Thursday, July 29, 2010

How can humans lie to themselves?

It is possible to avoid recognizing a truth, which is already known to us on some level.

How is that possible?

The answer lays in the structure of our consciousness; we have a subconscious and a conscious mind. The subconscious contains everything we know and have stored away. The conscious is that content which we focus our mind on at any given moment. It draws both from the subconscious and from input from the world.

When there is something we experience in the world which is directly related to a low-level subconscious knowledge, we experience it automatically. We also experience emotions, which draw from the subconscious, automatically. However, to be conscious of more abstract or complex knowledge, we must focus our mind in order to perceive it.
People can spend years in psychotherapy digging into their subconscious to figure out what conclusions they have drawn and are drawing subconsciously. The content of our subconscious is not automatically conscious. If you've ever experienced an emotion which was based on a judgement which you could not decipher, Then you experienced first hand the separation between the conscious and the subconscious. Some content is buried so deep in the subconscious it takes a lot more than an act of will to bring to consciousness.

It is this fact that allows us to lie to ourselves. We can know something subconsciously but repress it and deny it - and thus make it absent from our immediate awareness.

A self-lie can only have so much power. Subconsciously, the knowledge is there. And that knowledge is being drawn and used to generate our emotions.
Moreover, when there is a collision between what a man is trying to tell himself and what his subconscious knows, he develops a sense of guilt and self-alienation.
Self-lies are possible - but they have their own nature - and they never go fully deep.

Imagine, for example, that a spouse cheats on their partner. They decide not to tell them about it and try to enjoy the love of the partner as if it were fully deserved and given by free choice and full knowledge. They lie to themselves when, during time with their partner they try to eliminate from their consciousness the nature of the choice their partner is making about them - an uninformed choice. They divert their mind from the fact that the affection they are receiving is not given by choice and that they do not deserve it.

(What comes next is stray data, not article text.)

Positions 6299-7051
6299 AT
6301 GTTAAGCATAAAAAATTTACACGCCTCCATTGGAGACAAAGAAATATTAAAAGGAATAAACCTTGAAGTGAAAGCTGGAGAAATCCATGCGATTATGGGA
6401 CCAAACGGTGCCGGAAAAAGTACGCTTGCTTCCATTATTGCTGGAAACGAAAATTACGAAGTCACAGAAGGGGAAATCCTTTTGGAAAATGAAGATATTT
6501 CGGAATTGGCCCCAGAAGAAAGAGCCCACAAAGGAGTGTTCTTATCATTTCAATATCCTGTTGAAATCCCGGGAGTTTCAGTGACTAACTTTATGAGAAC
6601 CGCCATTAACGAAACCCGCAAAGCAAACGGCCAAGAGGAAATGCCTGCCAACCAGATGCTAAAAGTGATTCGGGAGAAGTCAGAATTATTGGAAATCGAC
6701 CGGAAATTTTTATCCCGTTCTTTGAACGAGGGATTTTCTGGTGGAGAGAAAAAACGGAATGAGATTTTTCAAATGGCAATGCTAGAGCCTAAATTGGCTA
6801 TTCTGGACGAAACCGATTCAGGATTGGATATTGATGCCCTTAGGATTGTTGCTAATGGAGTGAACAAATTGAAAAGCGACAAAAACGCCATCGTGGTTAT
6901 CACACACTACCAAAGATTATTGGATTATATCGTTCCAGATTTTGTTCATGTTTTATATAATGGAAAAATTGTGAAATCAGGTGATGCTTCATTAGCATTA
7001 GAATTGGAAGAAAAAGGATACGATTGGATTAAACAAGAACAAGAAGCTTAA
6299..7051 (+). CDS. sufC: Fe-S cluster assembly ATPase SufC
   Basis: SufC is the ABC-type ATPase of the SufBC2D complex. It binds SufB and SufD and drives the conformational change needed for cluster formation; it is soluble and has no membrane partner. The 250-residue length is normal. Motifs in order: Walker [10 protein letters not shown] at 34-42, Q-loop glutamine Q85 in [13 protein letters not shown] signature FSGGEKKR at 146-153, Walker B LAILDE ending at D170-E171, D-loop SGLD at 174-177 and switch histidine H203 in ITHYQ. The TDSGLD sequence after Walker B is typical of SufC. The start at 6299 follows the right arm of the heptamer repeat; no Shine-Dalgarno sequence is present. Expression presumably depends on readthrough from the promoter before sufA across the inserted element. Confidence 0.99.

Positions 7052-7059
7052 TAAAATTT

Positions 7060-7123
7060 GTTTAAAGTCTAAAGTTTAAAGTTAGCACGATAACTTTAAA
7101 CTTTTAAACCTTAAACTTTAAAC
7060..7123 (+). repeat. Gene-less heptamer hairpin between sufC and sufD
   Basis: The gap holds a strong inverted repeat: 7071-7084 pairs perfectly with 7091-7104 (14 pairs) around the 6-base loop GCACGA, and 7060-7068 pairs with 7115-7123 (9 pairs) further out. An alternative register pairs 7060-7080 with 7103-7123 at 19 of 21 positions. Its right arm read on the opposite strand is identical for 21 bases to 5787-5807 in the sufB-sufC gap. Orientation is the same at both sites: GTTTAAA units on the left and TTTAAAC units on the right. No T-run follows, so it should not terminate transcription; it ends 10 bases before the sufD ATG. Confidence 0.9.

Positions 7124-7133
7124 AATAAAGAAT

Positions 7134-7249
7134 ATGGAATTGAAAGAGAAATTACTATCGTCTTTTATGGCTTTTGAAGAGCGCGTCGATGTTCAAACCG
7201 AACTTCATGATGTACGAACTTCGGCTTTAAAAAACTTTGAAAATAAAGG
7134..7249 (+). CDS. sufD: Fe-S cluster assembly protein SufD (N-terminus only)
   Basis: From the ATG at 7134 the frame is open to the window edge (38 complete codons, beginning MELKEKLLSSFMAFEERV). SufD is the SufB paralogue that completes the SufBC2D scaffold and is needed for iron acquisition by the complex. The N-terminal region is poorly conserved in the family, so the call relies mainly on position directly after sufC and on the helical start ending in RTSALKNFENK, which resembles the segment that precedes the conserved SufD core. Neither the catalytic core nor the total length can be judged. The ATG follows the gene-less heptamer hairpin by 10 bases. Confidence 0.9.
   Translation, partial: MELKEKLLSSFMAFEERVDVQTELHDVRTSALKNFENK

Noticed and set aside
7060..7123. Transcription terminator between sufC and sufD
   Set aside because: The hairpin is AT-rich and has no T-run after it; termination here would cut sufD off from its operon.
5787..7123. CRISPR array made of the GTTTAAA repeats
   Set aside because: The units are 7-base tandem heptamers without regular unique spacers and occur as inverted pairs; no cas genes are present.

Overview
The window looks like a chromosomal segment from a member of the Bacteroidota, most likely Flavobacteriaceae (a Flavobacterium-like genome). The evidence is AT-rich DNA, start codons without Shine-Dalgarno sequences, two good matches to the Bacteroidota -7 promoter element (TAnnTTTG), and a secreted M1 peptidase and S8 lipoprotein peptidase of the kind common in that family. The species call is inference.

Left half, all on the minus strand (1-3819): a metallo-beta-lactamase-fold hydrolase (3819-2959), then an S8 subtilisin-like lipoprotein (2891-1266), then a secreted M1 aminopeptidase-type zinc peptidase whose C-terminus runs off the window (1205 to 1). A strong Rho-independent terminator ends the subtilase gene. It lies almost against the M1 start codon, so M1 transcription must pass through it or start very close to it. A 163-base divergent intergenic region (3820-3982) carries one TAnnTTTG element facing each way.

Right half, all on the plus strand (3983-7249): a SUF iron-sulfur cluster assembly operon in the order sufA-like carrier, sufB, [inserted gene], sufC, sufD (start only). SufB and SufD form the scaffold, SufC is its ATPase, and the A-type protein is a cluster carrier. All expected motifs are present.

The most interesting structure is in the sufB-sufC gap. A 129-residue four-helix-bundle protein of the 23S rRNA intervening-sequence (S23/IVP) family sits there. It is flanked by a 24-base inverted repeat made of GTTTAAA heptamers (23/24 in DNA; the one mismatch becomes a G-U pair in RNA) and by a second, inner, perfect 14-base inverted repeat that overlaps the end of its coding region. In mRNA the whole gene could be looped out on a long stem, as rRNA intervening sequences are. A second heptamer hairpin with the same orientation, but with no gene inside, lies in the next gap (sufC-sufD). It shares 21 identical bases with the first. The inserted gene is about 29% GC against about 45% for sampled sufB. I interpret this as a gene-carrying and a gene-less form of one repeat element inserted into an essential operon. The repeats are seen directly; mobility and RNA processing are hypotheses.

When together, the spouse can divert their focus away from the betrayal and thus not experience negative emotions in an intense form. But subconsciously the knowledge cannot be erased, and therefore they cannot develop intimacy with their partner nor enjoy their love, nor feed on the partner's appreciation of them.

Animals cannot lie to themselves the same way that humans can't lie to themselves regarding very basic concepts. We cannot, for example, convince ourselves that a table we see is not really a table, but we can convince ourselves, to some degree, that we are motivated by a motivation which is different than the actual one. For example, telling oneself that one is motivated by a desire to help someone when in fact one wants something for oneself.

Animals cannot think in the way humans do - in that higher level, and therefore cannot lie.

So in conclusion, us humans can lie to ourselves by diverting our consciousness away from case-relevant and correct subconscious content, when that content is abstract and complex enough.
A self-lie can never go all the way because our subconscious generated emotions based on the subconscious content, whether or not we are aware of that content.
The emotion will always contain that which we hold subconsciously.